He was a severe enemy to idleness, insomuch that when he could not employ himself out-of-doors, or when he was tired of reading, he used to spend his time in spinning. His common sitting-room was hung with skeins of thread, spun entirely by himself. All his clothes were of his own manufactory.  13
  He was extremely temperate in his diet, living chiefly upon vegetables. Turnips boiled, and afterwards roasted, were his favorite dinner. His drink was pure water. From a desire of imitating our Saviour, in everything, he once attempted to fast for forty days. This experiment, it is said, had nearly cost him his life. He was obliged to desist from it, long before the forty days were expired; but the fasting, it was said, so much debilitated his body, as to accelerate his death. He lived above eighty years, and died in his own house in Abington, about thirty years ago.  14
  In reviewing the history of this extraordinary man, we cannot help absolving him of his weaknesses, when we contemplate his many active virtues. He was the pioneer of that war which has since been carried on, so successfully, against the commerce and slavery of the negroes. Perhaps the turbulence and severity of his temper were necessary to rouse the torpor of the human mind, at the period in which he lived, to this interesting subject. The meekness and gentleness of Anthony Benezet, who completed what Mr. Lay began, would probably have been as insufficient for the work performed by Mr. Lay, as the humble piety of De Renty, or of Thomas À Kempis, would have been to have accomplished the works of the zealous Luther, or the intrepid Knox in the sixteenth century.  15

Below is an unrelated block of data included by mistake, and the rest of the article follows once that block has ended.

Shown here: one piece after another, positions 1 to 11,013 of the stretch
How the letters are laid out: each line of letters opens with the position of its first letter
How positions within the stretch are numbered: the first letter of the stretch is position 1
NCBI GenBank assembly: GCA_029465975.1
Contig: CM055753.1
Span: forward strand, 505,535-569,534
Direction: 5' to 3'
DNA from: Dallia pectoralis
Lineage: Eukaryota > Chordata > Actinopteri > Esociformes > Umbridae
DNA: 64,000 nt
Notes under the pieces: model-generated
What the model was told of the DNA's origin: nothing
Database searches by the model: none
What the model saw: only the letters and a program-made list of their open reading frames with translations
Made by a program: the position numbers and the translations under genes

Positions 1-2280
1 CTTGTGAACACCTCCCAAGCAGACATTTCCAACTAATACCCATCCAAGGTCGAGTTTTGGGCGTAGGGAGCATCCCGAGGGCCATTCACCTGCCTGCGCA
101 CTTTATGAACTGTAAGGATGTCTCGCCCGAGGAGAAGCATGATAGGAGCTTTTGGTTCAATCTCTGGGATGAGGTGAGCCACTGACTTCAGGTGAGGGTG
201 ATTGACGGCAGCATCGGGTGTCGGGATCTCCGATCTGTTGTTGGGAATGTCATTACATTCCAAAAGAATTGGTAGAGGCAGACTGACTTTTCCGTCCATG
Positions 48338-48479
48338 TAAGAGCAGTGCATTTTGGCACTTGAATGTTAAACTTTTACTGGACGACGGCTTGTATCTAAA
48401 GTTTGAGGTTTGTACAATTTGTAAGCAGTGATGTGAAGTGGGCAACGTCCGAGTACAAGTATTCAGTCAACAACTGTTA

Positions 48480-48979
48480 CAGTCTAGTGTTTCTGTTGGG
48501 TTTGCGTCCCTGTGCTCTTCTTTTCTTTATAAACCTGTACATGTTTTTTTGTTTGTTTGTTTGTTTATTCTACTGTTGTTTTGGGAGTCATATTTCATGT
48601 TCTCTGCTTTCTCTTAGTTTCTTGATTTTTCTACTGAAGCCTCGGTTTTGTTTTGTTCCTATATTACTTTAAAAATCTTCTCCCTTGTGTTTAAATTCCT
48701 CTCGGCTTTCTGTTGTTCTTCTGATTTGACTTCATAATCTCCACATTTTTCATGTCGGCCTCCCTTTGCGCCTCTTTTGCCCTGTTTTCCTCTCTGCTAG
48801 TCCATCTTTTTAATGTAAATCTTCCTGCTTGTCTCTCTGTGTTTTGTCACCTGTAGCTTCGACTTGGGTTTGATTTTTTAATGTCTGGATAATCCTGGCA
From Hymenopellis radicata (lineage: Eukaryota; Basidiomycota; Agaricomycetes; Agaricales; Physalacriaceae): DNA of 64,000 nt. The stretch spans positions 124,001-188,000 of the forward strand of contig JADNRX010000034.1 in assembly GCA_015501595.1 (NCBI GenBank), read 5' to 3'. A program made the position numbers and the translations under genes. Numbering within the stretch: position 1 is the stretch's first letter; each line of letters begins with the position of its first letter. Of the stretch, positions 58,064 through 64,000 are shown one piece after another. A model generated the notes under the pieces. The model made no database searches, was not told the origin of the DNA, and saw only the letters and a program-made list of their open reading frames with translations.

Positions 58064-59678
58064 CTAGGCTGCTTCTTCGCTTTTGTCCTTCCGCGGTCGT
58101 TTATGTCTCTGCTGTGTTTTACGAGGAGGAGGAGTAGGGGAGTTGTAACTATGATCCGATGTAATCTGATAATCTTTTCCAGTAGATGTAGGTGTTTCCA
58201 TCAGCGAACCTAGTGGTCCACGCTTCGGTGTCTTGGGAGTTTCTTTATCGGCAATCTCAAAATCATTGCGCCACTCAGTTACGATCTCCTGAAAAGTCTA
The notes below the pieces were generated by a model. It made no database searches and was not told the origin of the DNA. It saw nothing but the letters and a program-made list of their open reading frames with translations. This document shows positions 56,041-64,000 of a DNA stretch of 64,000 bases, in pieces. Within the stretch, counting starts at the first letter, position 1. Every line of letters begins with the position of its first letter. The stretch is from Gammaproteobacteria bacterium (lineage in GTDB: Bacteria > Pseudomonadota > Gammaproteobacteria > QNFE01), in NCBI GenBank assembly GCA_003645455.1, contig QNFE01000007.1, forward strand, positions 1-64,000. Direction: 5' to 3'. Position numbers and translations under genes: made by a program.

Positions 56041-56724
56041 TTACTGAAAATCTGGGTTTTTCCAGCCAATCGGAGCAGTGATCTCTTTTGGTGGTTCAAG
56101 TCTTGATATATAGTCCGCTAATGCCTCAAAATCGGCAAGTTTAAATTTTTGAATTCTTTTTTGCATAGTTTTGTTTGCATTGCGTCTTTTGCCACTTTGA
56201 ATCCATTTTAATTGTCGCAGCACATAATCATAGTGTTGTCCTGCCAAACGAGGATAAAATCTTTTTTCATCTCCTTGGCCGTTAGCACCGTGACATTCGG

The success of Mr. Lay in sowing the seeds of a principle which bids fair to produce a revolution in morals, commerce, and government, in the new and in the old world, should teach the benefactors of mankind not to despair, if they do not see the fruits of their benevolent propositions, or undertakings, during their lives. No one seed of truth or virtue ever perished. Wherever it may be sowed, or even scattered, it will preserve and carry with it the principle of life. Some of these seeds produce their fruits in a short time, but the most valuable of them, like the venerable oak—are centuries in growing; but they are unlike the pride of the forest, as well as all other vegetable productions, in being incapable of a decay. They exist and bloom forever.  16